June 14, 2024

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The war between Israel and Hamas represents a new cloud on the global economic horizon

  • The head of the International Monetary Fund on Wednesday described the worsening conflict between Israel and Hamas as another cloud on the already bleak economic outlook.
  • “What we are seeing is more tension in a world that was already anxious,” International Monetary Fund Managing Director Kristalina Georgieva told a panel hosted by CNBC’s Dan Murphy.
  • Georgieva’s assessment that the conflict increases “more anxiety in the world” was echoed by other business leaders at the Future Investment Initiative Institute conference.

Kristalina Georgieva, Executive Director of the International Monetary Fund, at a press conference at IMF headquarters on April 14, 2023.

Kevin Deitch | Getty Images News | Getty Images

The head of the International Monetary Fund on Wednesday described the worsening conflict between Israel and Hamas as another cloud on the already bleak economic outlook.

“What we’re seeing is more tension in a world that was already anxious,” Kristalina Georgieva, managing director, told a panel hosted by CNBC’s Dan Murphy at the Future Investment Initiative Institute conference in Riyadh.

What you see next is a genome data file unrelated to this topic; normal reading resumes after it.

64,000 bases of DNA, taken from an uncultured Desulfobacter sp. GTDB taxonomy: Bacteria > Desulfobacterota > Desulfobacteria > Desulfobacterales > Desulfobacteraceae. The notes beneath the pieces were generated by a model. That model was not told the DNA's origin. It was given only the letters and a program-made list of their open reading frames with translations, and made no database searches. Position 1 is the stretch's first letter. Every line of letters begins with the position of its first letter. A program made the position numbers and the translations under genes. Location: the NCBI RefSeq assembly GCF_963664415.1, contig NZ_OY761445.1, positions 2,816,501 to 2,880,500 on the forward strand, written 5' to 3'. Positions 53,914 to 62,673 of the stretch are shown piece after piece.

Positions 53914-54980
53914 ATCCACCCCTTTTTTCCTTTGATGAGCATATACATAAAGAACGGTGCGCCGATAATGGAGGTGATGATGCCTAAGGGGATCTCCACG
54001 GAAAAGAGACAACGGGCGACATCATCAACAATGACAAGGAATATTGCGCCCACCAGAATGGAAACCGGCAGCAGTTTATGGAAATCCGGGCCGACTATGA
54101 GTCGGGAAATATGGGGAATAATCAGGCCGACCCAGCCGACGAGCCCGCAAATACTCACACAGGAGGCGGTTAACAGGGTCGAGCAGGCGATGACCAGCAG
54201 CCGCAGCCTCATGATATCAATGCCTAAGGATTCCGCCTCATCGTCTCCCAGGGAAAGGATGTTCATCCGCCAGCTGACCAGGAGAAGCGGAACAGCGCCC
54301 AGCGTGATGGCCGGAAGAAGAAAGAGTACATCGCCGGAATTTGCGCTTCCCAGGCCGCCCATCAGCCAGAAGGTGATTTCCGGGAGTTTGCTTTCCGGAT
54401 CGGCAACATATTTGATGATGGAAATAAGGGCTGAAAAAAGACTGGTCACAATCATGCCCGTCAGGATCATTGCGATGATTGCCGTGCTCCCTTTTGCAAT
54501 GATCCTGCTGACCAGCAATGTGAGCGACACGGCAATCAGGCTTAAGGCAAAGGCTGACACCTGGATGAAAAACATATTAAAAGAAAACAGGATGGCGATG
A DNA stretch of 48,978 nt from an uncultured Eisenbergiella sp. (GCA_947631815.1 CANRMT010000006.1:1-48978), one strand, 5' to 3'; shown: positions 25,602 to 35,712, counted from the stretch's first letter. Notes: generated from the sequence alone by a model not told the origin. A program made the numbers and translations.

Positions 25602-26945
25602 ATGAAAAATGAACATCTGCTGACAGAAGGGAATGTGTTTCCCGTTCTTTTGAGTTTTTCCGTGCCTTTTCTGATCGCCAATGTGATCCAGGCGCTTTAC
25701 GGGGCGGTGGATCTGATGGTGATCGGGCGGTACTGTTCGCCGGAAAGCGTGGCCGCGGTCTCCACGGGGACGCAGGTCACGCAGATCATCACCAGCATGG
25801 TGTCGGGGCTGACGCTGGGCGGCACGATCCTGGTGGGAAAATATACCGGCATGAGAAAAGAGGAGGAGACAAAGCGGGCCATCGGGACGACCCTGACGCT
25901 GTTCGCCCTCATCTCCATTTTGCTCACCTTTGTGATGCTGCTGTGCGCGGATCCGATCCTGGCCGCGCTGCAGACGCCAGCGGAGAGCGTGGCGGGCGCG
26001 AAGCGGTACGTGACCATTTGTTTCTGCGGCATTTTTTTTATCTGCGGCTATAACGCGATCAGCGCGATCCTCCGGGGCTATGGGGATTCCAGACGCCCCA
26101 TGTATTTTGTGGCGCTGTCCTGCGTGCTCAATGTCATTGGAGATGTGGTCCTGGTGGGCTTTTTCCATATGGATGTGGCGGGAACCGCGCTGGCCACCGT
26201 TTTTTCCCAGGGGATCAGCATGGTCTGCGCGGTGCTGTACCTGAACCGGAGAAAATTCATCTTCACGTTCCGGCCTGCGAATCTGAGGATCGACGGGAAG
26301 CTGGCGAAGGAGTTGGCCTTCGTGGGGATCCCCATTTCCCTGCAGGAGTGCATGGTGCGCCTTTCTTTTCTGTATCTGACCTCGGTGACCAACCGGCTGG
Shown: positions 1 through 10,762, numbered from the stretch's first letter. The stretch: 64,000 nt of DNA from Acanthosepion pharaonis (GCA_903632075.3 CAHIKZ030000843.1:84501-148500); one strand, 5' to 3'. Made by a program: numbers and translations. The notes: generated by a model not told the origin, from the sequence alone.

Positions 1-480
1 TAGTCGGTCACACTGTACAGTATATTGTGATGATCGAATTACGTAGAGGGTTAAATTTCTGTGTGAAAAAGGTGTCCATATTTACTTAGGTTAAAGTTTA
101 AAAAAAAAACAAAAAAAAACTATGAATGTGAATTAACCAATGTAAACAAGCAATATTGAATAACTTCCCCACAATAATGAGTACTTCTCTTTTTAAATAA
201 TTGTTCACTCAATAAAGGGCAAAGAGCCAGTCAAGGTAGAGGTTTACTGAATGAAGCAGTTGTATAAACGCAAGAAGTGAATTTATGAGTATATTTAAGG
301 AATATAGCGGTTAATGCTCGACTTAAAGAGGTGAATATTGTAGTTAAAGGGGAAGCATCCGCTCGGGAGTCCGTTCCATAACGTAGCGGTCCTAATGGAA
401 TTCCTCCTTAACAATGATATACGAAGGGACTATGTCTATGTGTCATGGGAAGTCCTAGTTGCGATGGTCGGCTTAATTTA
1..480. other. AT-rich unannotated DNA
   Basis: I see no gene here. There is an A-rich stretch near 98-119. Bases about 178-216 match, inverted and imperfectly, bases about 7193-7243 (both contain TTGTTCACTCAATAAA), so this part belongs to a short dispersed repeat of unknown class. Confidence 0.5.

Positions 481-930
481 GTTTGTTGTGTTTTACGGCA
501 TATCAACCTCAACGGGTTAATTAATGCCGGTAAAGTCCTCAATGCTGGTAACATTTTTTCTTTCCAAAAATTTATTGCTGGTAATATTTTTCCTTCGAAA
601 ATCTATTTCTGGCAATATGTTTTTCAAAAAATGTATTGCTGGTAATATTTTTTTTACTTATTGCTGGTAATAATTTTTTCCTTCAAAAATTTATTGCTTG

“And on a horizon that has a lot of clouds, there’s another one — and it could get deeper.”

Georgieva said that the economic repercussions of the war, which has now entered its third week, will be “terrible” for the parties involved, and will also have major repercussions for the region. These include negative impacts on trade and tourism.

“It’s terrible in terms of the economic prospects for the war center,” she said. “[There will be] Negative impact on neighbors: on commercial channels, on tourism channels, and on the cost of insurance.”

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Georgieva noted that countries including Egypt, Lebanon and Jordan are already feeling the repercussions.

“Uncertainty is killing tourist flows,” she said. “Investors will feel shy about going there.”

She did not mention the economic impacts of the conflict on the broader global economy, but noted that expectations were already stagnant.

Georgieva’s assessment that the war adds to the feeling of “a more tense world, more anxiety in the world” was echoed by other prominent business figures at the FII conference.

Dubbed “Davos in the Desert,” the event typically focuses on economic and investment prospects across the Middle East. This year was overshadowed by the ongoing Israeli attack on the Gaza Strip, following the terrorist attacks carried out by the Palestinian Hamas movement on October 7 against Israel.

The hostilities came as Israel was taking steps to normalize diplomatic relations with its neighbors, including Saudi Arabia.

Georgieva said the IMF’s first priority was the “tragic loss of life” caused by the attack and called for a solution as soon as possible.

She added: “The earlier a solution is reached, the better.”